Russ: We had cable TV in our house from quite an early stage. We had it when Sky Sports was free with the package. I used to watch WWF Superstars hosted by Vince and Mr Perfect. That was when I was drawn to it. One of the earliest matches I recall was Bret Hart v Dino Bravo, I think I was totally hooked. Hogan was still around, but TV was more about Warrior and Macho Man. I remember very clearly Summer Slam 1992, I was actually at Wembley and it was the last free to air day Sky Sports was on cable before we had to pay for it. As the Premier League was in it’s infancy, my dad mate an executive decision not to pay for sports. He did manage to video Summer Slam for me though.
Craig: My folks asked one of our neighbours to tape it for me. Which they duly did. There was a SummerSlam special thing that weekend, am sure, and they taped that as well. Above and beyond the call of duty!
Brian: The first promotion I saw on TV other than the WWE was Jim Crockett’s promotion back in the mid 80’s. By that time, Crockett got his promotion on regular TV (Channel 11) and at first…I thought it was so minor league compared to the WWF’s product.
After just a little while of watching…I began to truly appreciate all the stars and WRESTLING they offered and became a fan. More so than with the WWF’s product. When I finally got cable, I would watch the NWA/WCW religiously every Saturday night on TBS.
Jamie: Even at a young age, and on the other side of the Atlantic, I picked up on the vibe that Brian is talking about. I got into WWF and WCW simultaneously – although had easier access to WCW so it formed many early memories. At the age of six or seven I could see that WWF was all about the razzmatazz and bright lights while WCW felt more like an athletic competition, it was like a proper sport. Thus I grew up holding Ric Flair in the same kind of esteem as Hogan, despite him competing for smaller crowds at smaller venues. Bret Hart was the game changer for me. When he became Intercontinental and then WWF Champion that’s when I fully became a WWF guy.
In terms of seeing other promotions and being exposed to the wider world of wrestling, for years I thought it was just WWF and WCW. Again, when I got Sky I found ECW. I stumbled across it when I was watching TV with my parents and was shocked. Compared to WWF it felt like the low budget porn version of wrestling… but I still liked it! That first viewing with The Sandman’s gushing forehead and Buh Buh Ray Dudley’s foul-mouth was somewhat awkward with my parents also present though…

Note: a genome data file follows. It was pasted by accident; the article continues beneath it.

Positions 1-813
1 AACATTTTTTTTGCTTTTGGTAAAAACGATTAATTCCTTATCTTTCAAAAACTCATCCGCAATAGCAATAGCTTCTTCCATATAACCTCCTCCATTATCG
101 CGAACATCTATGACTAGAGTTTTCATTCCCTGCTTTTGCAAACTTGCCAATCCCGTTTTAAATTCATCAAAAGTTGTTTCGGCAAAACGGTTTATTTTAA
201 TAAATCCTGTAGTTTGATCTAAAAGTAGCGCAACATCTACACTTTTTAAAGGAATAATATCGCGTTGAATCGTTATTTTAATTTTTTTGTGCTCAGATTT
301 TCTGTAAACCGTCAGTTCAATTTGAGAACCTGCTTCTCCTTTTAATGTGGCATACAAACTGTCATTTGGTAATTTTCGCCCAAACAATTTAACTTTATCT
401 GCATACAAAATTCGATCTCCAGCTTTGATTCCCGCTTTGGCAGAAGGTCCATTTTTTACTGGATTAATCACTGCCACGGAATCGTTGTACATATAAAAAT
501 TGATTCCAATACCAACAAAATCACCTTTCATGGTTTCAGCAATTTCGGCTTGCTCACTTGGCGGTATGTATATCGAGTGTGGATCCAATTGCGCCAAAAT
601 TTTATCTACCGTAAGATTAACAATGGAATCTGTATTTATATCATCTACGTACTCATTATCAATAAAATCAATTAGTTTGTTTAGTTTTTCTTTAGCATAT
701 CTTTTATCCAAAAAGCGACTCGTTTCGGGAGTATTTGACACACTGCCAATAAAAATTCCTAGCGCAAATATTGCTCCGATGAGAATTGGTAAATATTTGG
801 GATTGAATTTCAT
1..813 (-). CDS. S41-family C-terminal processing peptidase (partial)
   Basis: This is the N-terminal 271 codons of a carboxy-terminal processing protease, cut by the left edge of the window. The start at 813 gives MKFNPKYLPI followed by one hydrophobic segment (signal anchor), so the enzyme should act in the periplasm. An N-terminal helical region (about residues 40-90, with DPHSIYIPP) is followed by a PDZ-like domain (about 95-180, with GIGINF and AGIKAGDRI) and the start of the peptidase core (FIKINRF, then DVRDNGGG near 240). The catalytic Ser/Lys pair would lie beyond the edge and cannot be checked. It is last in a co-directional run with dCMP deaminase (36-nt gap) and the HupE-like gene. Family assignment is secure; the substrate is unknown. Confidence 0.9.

Brian: I also remember listening to various hotline reports. These were huge before podcasts and the internet became big. “Coach Kurt” was my absolute favorite hotline host and his news would give me the “inside scoop” on what was happening in the world of professional wrestling.
Craig: What about “dirtsheets”, Brian? Not something I heard of until fairly recently as podcasts began to cite them. You used to get any?
Russ: Obviously we had the UK wrestling scene on ITV, which contested Big Daddy v Giant Haystacks over and over again, but that left our screens in the early 1990’s. I believe ITV then picked up WCW for a few years (1992-1995ish). As I was a WWF kid, I didn’t make the most of the free to air WCW content, so I basically missed the rise of Vader, Sting, Ron Simmonds and other guys. I did watch it, but not as religiously.
Brian: I did not get into the dirt sheets as many did. That’s not to say I wasn’t tempted to purchase the Torch or the Observer….but I never actually pulled the trigger on them. The first live show I ever went to was on a school trip believe it or not.
I was already a freshman in high school and we went to a house show in Madison Square Garden. For the life of me, I can’t remember the main event…but the card had Hulk Hogan, Randy Savage, Ted Dibiase and others. That of course was my first of several hundred shows, WWE, WCW, ECW and indie shows that I would wind up going to.
So those are the promotions, superstars, events and even magazines that we can remember helping us become the wrestling fans we are to this day. What are yours? Leave them in the comments section.
You can read all previous Sunday Sermons here.